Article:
- There must be a relevant child (a child under 16);
- The child must have either:
- Wrongfully removed to, or retained in, Australia from another convention country;
- Wrongfully removed to, or retained in, another convention country from Australia; and
- The application is made within one year of the date of removal / retention (except if the child has not settled into their new environment).
Wrongful Removal / Retention
The removal/retention is wrongful under Reg 16(1A) when:
- The Child is under 16;
- The Child habitually resided in a convention country immediately before the removal to/retention in Australia
- The applicant had rights of custody under the law of the country in which the child habitually resided immediately prior to the removal/retention in Australia (reg 4(2) says a person/body has rights of custody if the child was habitually resident in Australia or in a convention country immediately before his/her removal/retention)
- The child’s removal/retention was in breach of those rights of custody;
- Those rights were actually being exercised at the time of the child’s removal or would have been exercised but for the removal.
The child’s country of habitual residence immediately before the child’s removal/retention is central to determining whether a person has rights of custody in relation to a child: Reg 4(1) CA Regs.
Notably, it is the habitual residence of the child not the parent.
Habitual resident is not defined in Regulation 4 but pursuant to the case law, it comprises 2 elements:
- Actual residence in a particular country for an appreciable (not necessarily long) period; &
- A voluntary, settled intention (i.e. an intention that is unlikely to change in the short term) to reside in that country habitually: Re B (Minors) (No 2) .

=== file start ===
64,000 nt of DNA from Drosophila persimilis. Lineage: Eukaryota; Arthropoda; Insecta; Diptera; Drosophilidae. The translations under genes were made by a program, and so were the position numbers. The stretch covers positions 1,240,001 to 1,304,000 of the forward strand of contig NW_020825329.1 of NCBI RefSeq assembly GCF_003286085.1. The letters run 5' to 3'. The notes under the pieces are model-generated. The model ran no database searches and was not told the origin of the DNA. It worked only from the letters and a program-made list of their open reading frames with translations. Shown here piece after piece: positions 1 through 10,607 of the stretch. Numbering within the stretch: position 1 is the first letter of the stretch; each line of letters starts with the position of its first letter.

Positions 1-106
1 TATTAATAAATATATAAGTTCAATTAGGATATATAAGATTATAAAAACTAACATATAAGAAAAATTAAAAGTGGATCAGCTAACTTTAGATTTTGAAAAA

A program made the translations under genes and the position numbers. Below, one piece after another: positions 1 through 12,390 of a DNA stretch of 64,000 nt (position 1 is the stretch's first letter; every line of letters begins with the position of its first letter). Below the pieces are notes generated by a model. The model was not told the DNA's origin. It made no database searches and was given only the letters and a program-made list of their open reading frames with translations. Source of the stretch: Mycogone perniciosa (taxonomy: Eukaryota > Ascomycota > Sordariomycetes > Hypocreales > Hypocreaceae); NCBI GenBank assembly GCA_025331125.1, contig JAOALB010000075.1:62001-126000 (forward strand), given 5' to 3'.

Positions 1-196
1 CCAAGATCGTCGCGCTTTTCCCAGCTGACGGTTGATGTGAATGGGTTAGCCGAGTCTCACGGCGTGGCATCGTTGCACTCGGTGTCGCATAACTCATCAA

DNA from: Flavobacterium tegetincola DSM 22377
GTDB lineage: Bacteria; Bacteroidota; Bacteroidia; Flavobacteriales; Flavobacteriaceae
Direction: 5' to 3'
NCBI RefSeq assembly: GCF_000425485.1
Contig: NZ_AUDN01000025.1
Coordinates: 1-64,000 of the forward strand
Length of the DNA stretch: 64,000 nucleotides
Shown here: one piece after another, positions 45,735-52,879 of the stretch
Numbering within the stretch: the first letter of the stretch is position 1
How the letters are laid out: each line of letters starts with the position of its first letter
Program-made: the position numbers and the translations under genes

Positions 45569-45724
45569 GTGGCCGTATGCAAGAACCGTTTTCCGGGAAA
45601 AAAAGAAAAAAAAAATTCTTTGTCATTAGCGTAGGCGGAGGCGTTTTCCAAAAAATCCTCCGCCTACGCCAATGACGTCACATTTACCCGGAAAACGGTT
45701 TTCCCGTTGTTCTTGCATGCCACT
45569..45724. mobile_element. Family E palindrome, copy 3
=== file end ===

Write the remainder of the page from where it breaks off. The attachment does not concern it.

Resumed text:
A person does not cease to be habitually resident in a country just because they are out of the country temporarily (e.g. an employee working overseas even for a year). There must be an intention that the country be their ordinary place of residence.
For the purpose of the Regulations, a person can only have one place or habitual residence at any given time but it is possible for a person who lives for part of each year in one country and part of each year in another country to have different places of habitual residence at different times of year: Re A .
Rights of Custody
Under Regulation 4(1), a person, institution/other body has rights of custody re a child if:
- The child was habitually resident in Australia or in a convention country immediately before his or her removal or retention; and
- Rights of custody in relation to the child are attributed to the person, institution or other body, either jointly or alone, under a law in force in Australia or in the convention country in which the child habitually resided immediately before his or her removal or retention.
For the purposes of Regulation 4(1), rights of custody include rights relating to the care of the person of the child and, in particular, the right to determine the place of residence of the child: Reg 4(2).